Explore The Immense Feminity of the Black Woman in Teyana Taylor’s “The Album”
Teyana Taylor expresses the beautifully complicated essence of womanhood, combining it with love, sexuality, strength, and influence.
She also demonstrated her growth and elevation as a lead artist through her artistic expression of videography, choreography, and music.
Taylor captured the original and familiar essence of R&B and re-introduced it with a refreshing delivery and passion, allowing her to stand out gracefully amongst other women of the genre.
With the powerful impact and influences of great names like Janet Jackson, Missy Elliot, Lauryn Hill, and Erykah Badu, Taylor effortlessly presents the strength, sensuality, power, and command of the black woman.
Her previous release, “KTSE (2018),” demonstrates her immense vocal agility & musical diversity. Still, it was packaged, condensed, and arguably rushed because of delays of production, especially since it had been four years since her debut album, “VII (2014).”
The self-titled album begins with the emotionally intense experience of Iman, Teyana’s husband, witnessing the birth of their child as he is on the phone with the 911 operator. The atmosphere of this experience is suffocating, tense, and chaotically incredible. Listening to Iman get so emotional as he welcomes his newborn baby girl into this world is enthralling.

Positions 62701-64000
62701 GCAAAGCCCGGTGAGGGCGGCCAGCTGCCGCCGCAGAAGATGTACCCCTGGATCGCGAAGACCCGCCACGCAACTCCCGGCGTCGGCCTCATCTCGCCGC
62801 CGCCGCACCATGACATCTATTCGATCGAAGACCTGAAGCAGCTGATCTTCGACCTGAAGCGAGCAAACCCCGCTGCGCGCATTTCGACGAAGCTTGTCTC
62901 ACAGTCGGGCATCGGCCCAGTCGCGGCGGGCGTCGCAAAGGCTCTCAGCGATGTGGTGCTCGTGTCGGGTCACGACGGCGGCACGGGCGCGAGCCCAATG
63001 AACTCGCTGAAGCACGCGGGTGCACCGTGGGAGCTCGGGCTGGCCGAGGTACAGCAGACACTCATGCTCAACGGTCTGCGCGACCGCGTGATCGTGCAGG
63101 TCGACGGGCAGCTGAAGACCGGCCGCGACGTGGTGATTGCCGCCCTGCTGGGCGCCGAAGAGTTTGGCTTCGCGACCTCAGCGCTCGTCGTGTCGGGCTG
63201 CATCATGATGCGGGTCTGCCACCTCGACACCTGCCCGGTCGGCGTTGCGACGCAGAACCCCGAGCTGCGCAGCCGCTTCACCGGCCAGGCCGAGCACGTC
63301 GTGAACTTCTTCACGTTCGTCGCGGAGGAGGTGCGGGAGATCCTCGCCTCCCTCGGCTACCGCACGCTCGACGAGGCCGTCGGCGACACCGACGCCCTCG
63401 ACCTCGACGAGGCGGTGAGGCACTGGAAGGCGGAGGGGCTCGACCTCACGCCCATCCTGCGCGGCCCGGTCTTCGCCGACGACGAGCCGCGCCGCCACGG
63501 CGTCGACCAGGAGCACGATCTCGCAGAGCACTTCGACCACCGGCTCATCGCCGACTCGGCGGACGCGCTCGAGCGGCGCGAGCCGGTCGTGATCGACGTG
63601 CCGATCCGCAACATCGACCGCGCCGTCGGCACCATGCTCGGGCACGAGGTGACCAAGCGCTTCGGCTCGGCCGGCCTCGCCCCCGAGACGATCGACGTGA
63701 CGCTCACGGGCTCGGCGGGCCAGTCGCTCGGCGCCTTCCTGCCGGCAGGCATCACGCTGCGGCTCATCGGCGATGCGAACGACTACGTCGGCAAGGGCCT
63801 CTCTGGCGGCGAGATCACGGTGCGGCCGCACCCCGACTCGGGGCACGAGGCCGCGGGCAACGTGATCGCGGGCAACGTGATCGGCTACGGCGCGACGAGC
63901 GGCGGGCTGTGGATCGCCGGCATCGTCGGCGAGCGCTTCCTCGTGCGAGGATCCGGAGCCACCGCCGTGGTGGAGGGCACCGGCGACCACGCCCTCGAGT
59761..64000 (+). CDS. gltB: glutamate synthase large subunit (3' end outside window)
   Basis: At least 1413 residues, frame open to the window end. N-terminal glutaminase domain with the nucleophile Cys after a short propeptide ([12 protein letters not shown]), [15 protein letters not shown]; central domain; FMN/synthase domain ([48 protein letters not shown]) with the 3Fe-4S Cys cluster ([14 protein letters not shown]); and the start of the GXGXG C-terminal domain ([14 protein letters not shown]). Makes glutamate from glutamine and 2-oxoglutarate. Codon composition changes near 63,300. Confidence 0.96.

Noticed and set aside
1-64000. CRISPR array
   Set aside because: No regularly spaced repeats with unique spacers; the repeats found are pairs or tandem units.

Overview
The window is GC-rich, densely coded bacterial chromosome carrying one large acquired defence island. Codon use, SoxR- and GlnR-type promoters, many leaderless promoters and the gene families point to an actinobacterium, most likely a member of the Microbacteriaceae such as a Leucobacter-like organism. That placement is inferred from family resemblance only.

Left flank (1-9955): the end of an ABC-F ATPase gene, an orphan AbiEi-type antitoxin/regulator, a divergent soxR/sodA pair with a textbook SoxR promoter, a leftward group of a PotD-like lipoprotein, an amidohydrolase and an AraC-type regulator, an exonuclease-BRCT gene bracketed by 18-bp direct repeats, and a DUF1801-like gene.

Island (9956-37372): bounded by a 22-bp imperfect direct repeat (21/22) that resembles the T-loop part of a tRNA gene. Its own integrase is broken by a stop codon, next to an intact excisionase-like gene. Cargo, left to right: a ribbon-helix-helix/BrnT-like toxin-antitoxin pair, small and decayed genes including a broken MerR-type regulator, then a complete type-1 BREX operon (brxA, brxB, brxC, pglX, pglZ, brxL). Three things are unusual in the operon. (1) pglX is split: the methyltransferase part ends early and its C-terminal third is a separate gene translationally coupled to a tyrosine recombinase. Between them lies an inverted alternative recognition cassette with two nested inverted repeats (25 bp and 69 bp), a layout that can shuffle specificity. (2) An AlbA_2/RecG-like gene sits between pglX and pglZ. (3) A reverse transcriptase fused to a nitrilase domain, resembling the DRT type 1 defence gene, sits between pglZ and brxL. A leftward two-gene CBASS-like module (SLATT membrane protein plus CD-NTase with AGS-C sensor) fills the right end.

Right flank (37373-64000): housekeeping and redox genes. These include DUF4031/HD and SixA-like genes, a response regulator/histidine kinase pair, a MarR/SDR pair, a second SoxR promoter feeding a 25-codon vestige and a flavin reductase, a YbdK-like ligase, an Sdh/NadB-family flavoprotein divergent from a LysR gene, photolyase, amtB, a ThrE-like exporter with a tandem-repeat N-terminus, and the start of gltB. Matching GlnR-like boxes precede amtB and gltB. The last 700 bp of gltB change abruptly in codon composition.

Hearing Baby Junie’s voice so clearly within the second track, “Come Back To Me,” featuring a poetic delivery from Rick Ross completely captures the feeling of freedom, growth, and reciprocity. She dives into her sexual divinity in tracks such as “1–800-One-Night” and “69,” expresses her independent rawness in tracks like “Bad” and “Wrong Bitch,” and communicates her experiences with complicated love in “Concrete,” “Try Again,” and “Bare With Me.”
“The Album” by Teyana Taylor allowed its listeners to delve into her world as she creates an atmosphere to explore the electrifying essence of the black woman, especially with the powerful presences of Erykah Badu in “Lowkey” and Lauryn Hill in “We Got Love.” This album was a space she created for herself to be unapologetically herself, and her growth shown gracefully throughout the entire experience.